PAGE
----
Research and Publications

Peer reviewed:

  • Research article: '"State of Intoxication:" Governing Alcohol and Disease in the Forests of British North Borneo,' eTropic: Electronic Journal of Studies in the Tropics, Vol. 20, No. 1, (2021), pp. 1-21. [In press, February 2021].

  • Research article: 'The friction of distance in Borneo: Migration, economic change and geographic space in Sabah,' World History Connected, Vol. 17, No. 3, (October 2020). [Link]

  • Research article: 'Dimming the Seas around Borneo: Contesting Island Sovereignty and Lighthouse Administration amidst the End of Empire, 1946–1948,' TRaNS: Trans–Regional and –National Studies of Southeast Asia, Vol. 7, No. 2 (November 2019), pp. 181-207. [doi:10.1017/trn.2019.5]



Current research projects:

  • Research article: 'Phantom Borneo: The rise and demise of the Kalimantan Utara movement in late-colonial Sabah,' under review, February 2021.

    • This article looks at​ Sabah amidst the end of empire. It examines the rise of transnational anti-colonialism, subversive radio and regional state-making projects.  Alongside the Malaysia plan, the emergence of Negara Kesatuan Kalimantan Utara [the Unitary State of Northern Borneo] wrought profound changes to the region. Termed by this article a ‘phantom state’—a shadowy entity that existed in propaganda, over the airwaves and in exile across Southeast Asia—Kalimantan Utara redefined Sabah’s relationship with its colonial metropole, alongside that of Malaya, Indonesia and the Philippines. It compelled Sabah's public to cast their weight behind colonial and Malayan-approved visions for decolonisation.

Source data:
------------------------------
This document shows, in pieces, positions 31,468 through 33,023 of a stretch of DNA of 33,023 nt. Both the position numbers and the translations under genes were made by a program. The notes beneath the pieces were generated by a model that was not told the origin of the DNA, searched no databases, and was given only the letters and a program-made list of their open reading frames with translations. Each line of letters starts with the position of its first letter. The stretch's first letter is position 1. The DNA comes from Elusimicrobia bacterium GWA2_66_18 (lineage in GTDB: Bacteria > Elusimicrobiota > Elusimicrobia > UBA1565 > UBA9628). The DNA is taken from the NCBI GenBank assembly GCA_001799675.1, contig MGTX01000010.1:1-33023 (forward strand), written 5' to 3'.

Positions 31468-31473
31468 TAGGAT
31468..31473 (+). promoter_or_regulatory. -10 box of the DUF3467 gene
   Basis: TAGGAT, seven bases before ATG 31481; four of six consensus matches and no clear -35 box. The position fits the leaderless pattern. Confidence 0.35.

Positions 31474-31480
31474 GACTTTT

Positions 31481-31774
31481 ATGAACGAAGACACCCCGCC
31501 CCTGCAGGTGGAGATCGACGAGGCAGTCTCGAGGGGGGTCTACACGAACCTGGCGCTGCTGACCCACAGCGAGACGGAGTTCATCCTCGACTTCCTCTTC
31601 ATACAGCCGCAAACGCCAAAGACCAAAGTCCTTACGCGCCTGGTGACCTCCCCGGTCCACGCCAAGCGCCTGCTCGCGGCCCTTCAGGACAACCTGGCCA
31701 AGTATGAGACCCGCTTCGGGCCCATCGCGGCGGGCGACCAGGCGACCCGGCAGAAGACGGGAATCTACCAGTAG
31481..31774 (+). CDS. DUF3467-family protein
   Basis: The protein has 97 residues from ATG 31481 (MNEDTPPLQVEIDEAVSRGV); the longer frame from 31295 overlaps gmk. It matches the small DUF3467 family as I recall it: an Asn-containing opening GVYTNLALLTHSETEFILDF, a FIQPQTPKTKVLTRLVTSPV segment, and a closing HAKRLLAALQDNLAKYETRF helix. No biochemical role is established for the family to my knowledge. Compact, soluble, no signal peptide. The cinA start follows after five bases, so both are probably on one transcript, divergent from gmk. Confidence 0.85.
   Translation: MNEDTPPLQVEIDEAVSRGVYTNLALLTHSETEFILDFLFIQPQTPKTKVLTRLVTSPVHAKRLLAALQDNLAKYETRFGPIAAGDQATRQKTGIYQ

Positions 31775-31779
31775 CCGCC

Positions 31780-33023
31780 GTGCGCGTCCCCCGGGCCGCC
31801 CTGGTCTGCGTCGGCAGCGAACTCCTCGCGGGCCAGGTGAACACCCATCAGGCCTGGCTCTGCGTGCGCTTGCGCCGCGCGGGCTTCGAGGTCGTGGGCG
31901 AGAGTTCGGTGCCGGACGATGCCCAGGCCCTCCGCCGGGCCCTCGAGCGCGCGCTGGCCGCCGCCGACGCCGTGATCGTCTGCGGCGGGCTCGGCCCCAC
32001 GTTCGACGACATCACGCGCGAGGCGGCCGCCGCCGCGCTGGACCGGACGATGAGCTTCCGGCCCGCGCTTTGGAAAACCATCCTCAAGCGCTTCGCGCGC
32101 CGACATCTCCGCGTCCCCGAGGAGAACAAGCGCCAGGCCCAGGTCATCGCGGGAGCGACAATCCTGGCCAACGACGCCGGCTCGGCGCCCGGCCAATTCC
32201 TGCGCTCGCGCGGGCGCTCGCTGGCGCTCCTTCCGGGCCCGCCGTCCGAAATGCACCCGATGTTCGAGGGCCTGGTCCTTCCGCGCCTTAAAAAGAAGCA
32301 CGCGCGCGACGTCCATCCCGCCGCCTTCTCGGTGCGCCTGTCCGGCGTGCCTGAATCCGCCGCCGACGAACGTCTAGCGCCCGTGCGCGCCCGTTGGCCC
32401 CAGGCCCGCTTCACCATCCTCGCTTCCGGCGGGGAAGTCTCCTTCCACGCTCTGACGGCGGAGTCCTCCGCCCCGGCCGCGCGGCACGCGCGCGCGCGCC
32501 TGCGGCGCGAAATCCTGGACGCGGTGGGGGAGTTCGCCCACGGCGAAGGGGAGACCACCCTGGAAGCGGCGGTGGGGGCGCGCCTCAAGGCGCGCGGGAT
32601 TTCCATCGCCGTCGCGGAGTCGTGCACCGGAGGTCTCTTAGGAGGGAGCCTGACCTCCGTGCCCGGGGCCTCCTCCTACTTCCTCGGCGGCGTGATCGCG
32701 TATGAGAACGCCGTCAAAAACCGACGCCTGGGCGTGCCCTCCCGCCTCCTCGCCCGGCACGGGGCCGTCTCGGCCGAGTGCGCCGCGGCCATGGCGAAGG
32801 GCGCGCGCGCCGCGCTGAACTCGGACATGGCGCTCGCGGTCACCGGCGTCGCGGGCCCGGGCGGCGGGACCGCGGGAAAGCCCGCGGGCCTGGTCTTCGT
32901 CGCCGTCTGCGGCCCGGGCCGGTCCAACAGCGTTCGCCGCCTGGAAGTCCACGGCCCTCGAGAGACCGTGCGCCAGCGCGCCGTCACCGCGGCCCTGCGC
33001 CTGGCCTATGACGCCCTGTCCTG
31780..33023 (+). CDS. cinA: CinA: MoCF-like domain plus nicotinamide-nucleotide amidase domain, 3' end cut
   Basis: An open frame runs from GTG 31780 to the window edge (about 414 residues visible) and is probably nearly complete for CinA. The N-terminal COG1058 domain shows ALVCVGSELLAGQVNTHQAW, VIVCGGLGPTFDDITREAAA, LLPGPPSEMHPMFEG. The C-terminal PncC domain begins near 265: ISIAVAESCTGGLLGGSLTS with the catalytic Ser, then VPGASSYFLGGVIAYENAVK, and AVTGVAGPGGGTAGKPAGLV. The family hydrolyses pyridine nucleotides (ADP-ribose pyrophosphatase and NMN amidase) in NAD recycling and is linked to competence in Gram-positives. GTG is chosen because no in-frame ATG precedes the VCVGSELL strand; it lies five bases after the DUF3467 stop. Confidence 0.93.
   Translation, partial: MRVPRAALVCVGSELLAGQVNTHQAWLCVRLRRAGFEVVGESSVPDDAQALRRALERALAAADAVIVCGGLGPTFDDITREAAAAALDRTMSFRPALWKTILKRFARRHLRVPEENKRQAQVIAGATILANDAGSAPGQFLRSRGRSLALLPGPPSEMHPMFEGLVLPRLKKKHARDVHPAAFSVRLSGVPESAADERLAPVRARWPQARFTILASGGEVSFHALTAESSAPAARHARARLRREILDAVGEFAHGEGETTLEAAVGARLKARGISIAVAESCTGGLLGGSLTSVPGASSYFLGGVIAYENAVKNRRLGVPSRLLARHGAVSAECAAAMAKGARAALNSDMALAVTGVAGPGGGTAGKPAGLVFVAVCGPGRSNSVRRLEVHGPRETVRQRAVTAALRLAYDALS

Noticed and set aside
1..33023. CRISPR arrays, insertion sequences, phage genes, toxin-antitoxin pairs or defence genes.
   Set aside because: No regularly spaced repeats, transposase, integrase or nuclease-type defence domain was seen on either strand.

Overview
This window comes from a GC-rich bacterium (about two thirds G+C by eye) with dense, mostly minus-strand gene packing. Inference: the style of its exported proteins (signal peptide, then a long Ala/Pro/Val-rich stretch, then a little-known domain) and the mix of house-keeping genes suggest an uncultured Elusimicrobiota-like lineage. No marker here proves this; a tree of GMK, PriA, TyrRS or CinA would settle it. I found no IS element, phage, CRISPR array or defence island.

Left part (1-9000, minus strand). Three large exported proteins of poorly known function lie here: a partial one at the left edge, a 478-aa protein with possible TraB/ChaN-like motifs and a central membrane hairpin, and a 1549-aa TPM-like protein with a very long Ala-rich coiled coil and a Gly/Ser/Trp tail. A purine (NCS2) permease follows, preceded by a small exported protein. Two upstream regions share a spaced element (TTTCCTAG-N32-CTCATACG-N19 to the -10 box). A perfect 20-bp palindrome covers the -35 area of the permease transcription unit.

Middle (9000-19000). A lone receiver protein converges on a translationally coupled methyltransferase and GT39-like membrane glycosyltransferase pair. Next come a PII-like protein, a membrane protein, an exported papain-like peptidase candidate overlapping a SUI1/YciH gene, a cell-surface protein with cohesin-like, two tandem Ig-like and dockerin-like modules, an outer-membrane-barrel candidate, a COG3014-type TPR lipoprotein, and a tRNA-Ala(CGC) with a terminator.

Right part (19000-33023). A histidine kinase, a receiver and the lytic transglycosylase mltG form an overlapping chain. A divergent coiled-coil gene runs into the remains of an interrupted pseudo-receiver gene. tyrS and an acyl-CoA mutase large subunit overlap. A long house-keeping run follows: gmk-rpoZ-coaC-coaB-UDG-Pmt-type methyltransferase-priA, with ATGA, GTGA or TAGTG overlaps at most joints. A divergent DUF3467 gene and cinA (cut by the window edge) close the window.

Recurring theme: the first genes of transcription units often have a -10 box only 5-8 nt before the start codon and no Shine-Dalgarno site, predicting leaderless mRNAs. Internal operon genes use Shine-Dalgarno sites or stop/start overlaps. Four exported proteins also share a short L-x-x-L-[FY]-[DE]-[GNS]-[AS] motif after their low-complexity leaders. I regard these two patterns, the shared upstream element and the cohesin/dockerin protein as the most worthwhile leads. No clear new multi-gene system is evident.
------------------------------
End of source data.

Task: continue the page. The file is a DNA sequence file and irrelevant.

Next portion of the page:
• Book manuscript: Contestation over Borneo and the Emergence of Intergovernmental Associations in Post-Colonial Southeast Asia, 1960s – 1970s.  [In progress, January 2021].

Upcoming projects:

  • 'Reconceptualising decolonisation along the edges of empire, 1950s–1960s.'

    • In this project I aim to offer a reconceptualisation of how historians should approach decolonisation​. Refocusing the academic lens on Southeast Asia--an often overlooked region--I will argue that recent scholarship has been too fixated on the rise-apex-decline trajectories of imperialism, leaving important post-colonial continuities unturned. These 'fall of Rome'-style narratives are misleading, and, as I argue, often incorrect. By identifying issues in the ways that the past is periodised in contemporary historiography, I aim to show how decolonisation, 'liberation' and the end of empire remains a figment of fanciful--and sometimes teleological--narratives.